…before you walk into the side of the house.
Photo by Robert Fernandez
…before you walk into the side of the house.
Photo by Robert Fernandez
This is a paid announcement from The Mazel Day School, a co-educational private day school for students in pre-nursery through fifth grade.
Mazel Day School is holding an open house on Wednesday, December 14 from 7:30 p.m. to 9:00 p.m. They are located at 2901 Brighton 6th Street (corner of Neptune Avenue).
You are invited to discover the difference a quality, nurturing school can make! You’ll see for yourself how the synergy between academic excellence and Jewish knowledge creates the learning environment that every child deserves. We’re a co-educational private day school for students in pre-nursery through grade 5.
We offer small classes in a warm, caring child-centered environment. Our talented faculty work together with students and their families to create a close-knit school community.
At Mazel Day School, our goal is to graduate children who love learning, respect human diversity, and are able to make positive choices about their lives. We strive to attain this goal by offering an outstanding academic program of general, Judaic and Hebrew studies and a focus on community service. Our language immersion programs build English, Hebrew and Russian literacy and communication.
The open house is a great opportunity to tour the school facilities, hear directly from our faculty and Mazel parents and learn about our program and philosophy.
We hope you can join us!
RSVP @ Mazelparents@yahoo.com
2901 – 2915 Brighton 6th Street (corner of Neptune Ave.)
Brooklyn, NY 11235 • 718-368-4490
Visit us on the web at www.mazeldayschool.com
The above is a paid announcement by The Mazel Day School. Sheepshead Bites has not verified the claims made in this advertisement. If you own a business and would like to announce a special offer to tens of thousands of locals, e-mail us at advertising [at] sheepsheadbites [dot] com.
Congressman Bob Turner expressed his support of small businesses as well as his frustrations on the government’s approach to fixing the country’s economy in an editorial for Yeshiva World News, published yesterday.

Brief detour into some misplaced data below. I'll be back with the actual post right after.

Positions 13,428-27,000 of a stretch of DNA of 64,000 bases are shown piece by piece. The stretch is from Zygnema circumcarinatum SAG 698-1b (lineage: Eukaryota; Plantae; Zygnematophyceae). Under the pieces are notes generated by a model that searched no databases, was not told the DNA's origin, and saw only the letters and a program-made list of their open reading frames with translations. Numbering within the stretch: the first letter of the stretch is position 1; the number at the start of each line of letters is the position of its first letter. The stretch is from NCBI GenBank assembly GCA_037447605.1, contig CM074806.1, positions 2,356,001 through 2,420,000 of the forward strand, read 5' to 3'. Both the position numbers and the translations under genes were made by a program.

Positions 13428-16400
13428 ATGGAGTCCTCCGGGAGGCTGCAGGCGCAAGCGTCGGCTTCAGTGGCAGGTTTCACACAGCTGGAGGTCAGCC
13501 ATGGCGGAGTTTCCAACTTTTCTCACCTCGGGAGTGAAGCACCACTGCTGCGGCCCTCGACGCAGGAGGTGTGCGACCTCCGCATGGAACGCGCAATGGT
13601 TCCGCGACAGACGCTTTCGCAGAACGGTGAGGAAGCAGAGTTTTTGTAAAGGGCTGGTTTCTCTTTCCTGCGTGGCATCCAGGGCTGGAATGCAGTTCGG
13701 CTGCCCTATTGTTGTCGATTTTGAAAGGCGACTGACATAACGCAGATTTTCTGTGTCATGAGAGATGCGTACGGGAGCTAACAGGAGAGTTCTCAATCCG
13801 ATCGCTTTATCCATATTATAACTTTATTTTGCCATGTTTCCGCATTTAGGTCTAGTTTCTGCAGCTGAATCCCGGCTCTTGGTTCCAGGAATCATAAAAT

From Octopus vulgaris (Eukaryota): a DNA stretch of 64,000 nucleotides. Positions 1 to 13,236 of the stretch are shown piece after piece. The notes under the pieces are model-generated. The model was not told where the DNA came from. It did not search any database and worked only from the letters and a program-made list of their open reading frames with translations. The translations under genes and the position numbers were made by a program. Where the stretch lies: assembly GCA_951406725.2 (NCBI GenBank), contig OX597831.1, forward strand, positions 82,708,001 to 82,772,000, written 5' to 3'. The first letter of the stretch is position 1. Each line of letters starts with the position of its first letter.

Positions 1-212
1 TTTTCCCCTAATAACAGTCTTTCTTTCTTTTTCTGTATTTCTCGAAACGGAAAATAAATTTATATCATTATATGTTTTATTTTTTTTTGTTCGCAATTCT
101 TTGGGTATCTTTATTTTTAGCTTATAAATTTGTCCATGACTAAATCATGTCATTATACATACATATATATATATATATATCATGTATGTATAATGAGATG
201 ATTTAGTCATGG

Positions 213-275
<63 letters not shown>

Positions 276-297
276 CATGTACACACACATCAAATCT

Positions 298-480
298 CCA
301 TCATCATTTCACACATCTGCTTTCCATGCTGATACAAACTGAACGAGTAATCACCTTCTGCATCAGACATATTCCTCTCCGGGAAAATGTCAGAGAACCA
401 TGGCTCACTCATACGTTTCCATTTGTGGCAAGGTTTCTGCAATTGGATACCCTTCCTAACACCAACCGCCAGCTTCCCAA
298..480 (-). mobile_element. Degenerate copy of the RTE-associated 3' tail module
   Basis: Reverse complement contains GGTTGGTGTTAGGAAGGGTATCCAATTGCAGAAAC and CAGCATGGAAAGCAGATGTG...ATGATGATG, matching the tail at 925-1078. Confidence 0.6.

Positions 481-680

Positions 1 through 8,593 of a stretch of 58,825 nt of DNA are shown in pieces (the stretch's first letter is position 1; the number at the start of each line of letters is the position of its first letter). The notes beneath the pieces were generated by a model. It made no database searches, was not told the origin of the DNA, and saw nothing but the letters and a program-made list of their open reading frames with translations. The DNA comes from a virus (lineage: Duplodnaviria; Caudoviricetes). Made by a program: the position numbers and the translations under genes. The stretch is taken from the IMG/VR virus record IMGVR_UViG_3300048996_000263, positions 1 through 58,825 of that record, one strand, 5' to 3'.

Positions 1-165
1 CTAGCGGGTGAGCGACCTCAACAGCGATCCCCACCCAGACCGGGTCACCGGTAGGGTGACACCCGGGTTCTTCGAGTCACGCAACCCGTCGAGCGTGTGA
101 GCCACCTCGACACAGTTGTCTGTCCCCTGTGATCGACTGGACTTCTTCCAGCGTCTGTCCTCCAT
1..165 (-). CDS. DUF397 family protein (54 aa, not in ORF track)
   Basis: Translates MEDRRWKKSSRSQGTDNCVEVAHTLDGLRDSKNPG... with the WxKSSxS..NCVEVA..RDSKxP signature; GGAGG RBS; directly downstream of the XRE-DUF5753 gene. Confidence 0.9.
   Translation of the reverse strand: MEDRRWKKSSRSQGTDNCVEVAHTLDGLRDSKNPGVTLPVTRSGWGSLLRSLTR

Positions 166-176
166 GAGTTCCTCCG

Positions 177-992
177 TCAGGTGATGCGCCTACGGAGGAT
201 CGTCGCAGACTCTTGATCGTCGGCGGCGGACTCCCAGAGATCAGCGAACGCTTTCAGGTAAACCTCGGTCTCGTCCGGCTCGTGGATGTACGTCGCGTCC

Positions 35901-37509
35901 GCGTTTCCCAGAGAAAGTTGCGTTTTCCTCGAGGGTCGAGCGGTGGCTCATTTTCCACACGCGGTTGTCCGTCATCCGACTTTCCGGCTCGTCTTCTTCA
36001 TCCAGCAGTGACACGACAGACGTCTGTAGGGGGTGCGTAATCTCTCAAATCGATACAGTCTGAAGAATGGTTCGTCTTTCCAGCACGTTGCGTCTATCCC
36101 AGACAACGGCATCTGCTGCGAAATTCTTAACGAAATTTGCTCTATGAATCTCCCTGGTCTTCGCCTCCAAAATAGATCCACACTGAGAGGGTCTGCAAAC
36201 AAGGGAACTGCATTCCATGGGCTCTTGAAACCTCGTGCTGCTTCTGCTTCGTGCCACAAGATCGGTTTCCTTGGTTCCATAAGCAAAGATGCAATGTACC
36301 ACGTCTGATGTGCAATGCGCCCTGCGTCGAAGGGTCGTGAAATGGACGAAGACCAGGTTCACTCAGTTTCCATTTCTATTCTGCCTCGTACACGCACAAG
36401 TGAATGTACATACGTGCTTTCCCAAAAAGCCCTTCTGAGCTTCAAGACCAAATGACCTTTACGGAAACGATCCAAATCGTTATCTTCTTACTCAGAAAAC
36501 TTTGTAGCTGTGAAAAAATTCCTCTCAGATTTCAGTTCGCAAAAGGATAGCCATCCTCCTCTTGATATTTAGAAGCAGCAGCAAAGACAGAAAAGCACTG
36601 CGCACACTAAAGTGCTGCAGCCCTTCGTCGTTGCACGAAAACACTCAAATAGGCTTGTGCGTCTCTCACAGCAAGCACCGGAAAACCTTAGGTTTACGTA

“The best thing the government can do to grow the economy is to create an environment that allows American businesses and entrepreneurs to create real, lasting jobs for Americans,” Turner said in the article.
The House of Representatives has already passed more than 25 bipartisan bills aimed to help businesses get started and grow by cutting regulations and increasing capital, he wrote. The bills are currently waiting on Senate approval.
“We all know that small businesses are unquestionably the economic engine of the U.S. economy,” said Turner in the editorial. “The start up or small business of today is the Apple or Facebook of tomorrow.”
As for his frustration with the government, Turner said for every dollar we spend we are borrowing 40 cents from other nations. Also, he attributes our debt of $15 trillion and an unemployment rate of eight percent to the raising of taxes.
“It is a short term band-aid for very deep wound in our economy,” said Turner.
What do you think? Is our debt tied to the tax rates? Is the government doing enough for small businesses?
We got word from two local businesses that they’re participating as a Toys for Tots collection point, and offering special deals for any neighbors who make a donation.
Over at Top Brgr (2267 Emmons Avenue), they’re offering a complimentary order of fries with a purchase of a burger to anyone who brings in a toy. The cutoff date is December 19.
And at T-Mobile (1507 Sheepshead Bay Road), they’re offering donors a card to waive their activation fee if them or anyone they know wants to activate a line at the store. Donations must be made before December 14.
Toys for Tots collects toys from various companies, organizations, families, and individuals to provide the needy and underprivileged children of New York City a happy holiday. Toys must be new and unwrapped.
If you own a business or know of a business offerings special deals for Toys 4 Tots donations, please let us know at tips [at] sheepsheadbites [dot] com.
Welcome back to The Bite, Sheepshead Bites’ weekly column where we explore the foodstuffs of Sheepshead Bay. Each week we check out a different offering from one of the many restaurants, delis, food carts, bakeries, butchers, fish mongers, or grocers in our neighborhood. If it’s edible, we’ll take a bite.
Ladies and Gentlemen, I just had my salad tossed by a large burly man behind the counter at Bagel Boy.
[Ed. -- Strap yourselves in, folks. Robert is about to beat the heck out of a dead horse.]
Like a cattle being led to slaughter I joined the long lunch-time line, slowly inching to the counter where I requested a romaine salad, $4.25 with three additional items tossed in. I watched as the gentleman, oh, please be gentle [Ed. -- Whack!], nonchalantly donned a pair of rubber gloves and opened a container of lettuce.